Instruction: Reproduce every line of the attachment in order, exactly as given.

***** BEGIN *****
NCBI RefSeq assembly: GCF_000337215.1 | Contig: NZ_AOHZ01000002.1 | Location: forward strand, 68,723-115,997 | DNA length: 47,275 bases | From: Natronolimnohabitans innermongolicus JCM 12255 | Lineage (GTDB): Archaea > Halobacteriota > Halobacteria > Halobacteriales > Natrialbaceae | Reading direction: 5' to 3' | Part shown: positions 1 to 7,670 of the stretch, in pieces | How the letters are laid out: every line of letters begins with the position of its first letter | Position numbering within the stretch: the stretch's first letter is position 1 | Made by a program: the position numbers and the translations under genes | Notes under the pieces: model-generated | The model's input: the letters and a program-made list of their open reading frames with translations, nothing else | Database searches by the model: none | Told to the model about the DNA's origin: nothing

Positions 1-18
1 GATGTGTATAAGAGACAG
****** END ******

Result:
NCBI RefSeq assembly: GCF_000337215.1 | Contig: NZ_AOHZ01000002.1 | Location: forward strand, 68,723-115,997 | DNA length: 47,275 bases | From: Natronolimnohabitans innermongolicus JCM 12255 | Lineage (GTDB): Archaea > Halobacteriota > Halobacteria > Halobacteriales > Natrialbaceae | Reading direction: 5' to 3' | Part shown: positions 1 to 7,670 of the stretch, in pieces | How the letters are laid out: every line of letters begins with the position of its first letter | Position numbering within the stretch: the stretch's first letter is position 1 | Made by a program: the position numbers and the translations under genes | Notes under the pieces: model-generated | The model's input: the letters and a program-made list of their open reading frames with translations, nothing else | Database searches by the model: none | Told to the model about the DNA's origin: nothing

Positions 1-18
1 GATGTGTATAAGAGACAG